Although histologic examination is not necessary for the diagnosis of urticaria, a skin biopsy is necessary for the diagnosis of urticarial vasculitis or a neutrophil-predominant pattern of urticaria that may not respond well to antihistamines. A skin biopsy is indicated for patients in whom individual urticarial lesions persist for more than 24 hours or are associated with petechiae or purpura and for patients with systemic symptoms such as fever, arthralgia, or arthritis.

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Histologic Findings

Characteristic histologic findings include dermal edema, blood vessel dilatation, and a mild perivascular infiltrate predominantly consisting of monocytes and CD4+ lymphocytes; some forms exist in which neutrophils predominate.

Histologic evidence of leukocytoclasia (neutrophilic infiltration with fragmentation of nuclei) is a characteristic feature of urticarial vasculitis. The presence of neutrophils may indicate potential benefit from treatment with dapsone or colchicine.

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Contributor Information and Disclosures
Author

Daniel J Hogan, MD Clinical Professor of Internal Medicine (Dermatology), Nova Southeastern University College of Osteopathic Medicine; Investigator, Hill Top Research, Florida Research Center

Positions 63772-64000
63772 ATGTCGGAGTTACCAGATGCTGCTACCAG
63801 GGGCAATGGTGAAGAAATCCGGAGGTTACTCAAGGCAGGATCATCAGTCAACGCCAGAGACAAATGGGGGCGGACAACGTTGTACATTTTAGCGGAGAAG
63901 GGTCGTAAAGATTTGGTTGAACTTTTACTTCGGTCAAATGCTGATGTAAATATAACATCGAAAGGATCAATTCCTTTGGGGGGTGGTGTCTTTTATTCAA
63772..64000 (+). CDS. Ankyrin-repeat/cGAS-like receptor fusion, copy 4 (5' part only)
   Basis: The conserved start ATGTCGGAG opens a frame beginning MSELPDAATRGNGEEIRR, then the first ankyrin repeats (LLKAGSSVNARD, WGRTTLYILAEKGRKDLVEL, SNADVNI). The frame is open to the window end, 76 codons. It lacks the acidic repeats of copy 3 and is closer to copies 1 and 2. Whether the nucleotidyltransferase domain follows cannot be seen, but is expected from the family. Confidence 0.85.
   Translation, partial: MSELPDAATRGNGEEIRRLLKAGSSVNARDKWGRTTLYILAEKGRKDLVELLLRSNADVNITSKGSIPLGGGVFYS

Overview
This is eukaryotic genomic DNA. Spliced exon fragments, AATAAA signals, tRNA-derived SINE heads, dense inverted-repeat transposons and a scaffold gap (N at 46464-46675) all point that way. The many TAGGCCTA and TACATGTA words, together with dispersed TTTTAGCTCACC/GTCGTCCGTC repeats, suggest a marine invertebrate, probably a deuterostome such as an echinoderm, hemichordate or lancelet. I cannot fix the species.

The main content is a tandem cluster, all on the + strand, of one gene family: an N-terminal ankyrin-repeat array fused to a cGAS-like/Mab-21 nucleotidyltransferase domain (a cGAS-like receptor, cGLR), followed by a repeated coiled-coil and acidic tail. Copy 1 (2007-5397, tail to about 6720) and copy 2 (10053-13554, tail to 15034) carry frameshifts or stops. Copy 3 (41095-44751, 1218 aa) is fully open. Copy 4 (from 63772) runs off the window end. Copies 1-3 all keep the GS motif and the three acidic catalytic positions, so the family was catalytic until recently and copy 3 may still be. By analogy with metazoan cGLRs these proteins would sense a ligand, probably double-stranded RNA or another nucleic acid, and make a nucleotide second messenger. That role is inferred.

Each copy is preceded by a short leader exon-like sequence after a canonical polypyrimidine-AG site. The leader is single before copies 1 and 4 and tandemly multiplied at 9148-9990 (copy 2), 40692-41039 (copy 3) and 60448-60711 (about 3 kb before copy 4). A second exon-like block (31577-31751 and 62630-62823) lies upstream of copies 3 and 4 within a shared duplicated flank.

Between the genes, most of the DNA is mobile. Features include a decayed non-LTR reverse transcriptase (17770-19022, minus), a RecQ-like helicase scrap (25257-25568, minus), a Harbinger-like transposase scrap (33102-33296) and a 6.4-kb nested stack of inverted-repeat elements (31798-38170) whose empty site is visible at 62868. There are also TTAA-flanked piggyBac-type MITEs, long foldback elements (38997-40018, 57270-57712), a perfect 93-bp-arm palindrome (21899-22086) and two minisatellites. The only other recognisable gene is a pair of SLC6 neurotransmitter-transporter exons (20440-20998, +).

Daniel J Hogan, MD is a member of the following medical societies: Alpha Omega Alpha, American Academy of Dermatology, American Contact Dermatitis Society, Canadian Dermatology Association

Disclosure: Nothing to disclose.

Chief Editor

William D James, MD Paul R Gross Professor of Dermatology, Vice-Chairman, Residency Program Director, Department of Dermatology, University of Pennsylvania School of Medicine

William D James, MD is a member of the following medical societies: American Academy of Dermatology, Society for Investigative Dermatology

Disclosure: Nothing to disclose.

Acknowledgements

Warren R Heymann, MD Head, Division of Dermatology, Professor, Department of Internal Medicine, University of Medicine and Dentistry of New Jersey-New Jersey Medical School

Warren R Heymann, MD is a member of the following medical societies: American Academy of Dermatology, American Society of Dermatopathology, and Society for Investigative Dermatology

Disclosure: Nothing to disclose.

Robert A Schwartz, MD, MPH Professor and Head, Dermatology, Professor of Pathology, Pediatrics, Medicine, and Preventive Medicine and Community Health, University of Medicine and Dentistry of New Jersey-New Jersey Medical School

Robert A Schwartz, MD, MPH is a member of the following medical societies: Alpha Omega Alpha, American Academy of Dermatology, American College of Physicians, and Sigma Xi

Disclosure: Nothing to disclose.

Dina D Strachan, MD Assistant Clinical Professor, Department of Dermatology, St Vincent's Medical Center

Dina Strachan, MD is a member of the following medical societies: American Academy of Dermatology

Disclosure: Nothing to disclose.

Richard P Vinson, MD Assistant Clinical Professor, Department of Dermatology, Texas Tech University Health Sciences Center, Paul L Foster School of Medicine; Consulting Staff, Mountain View Dermatology, PA

Richard P Vinson, MD is a member of the following medical societies: American Academy of Dermatology, Association of Military Dermatologists, Texas Dermatological Society, and Texas Medical Association

Disclosure: Nothing to disclose.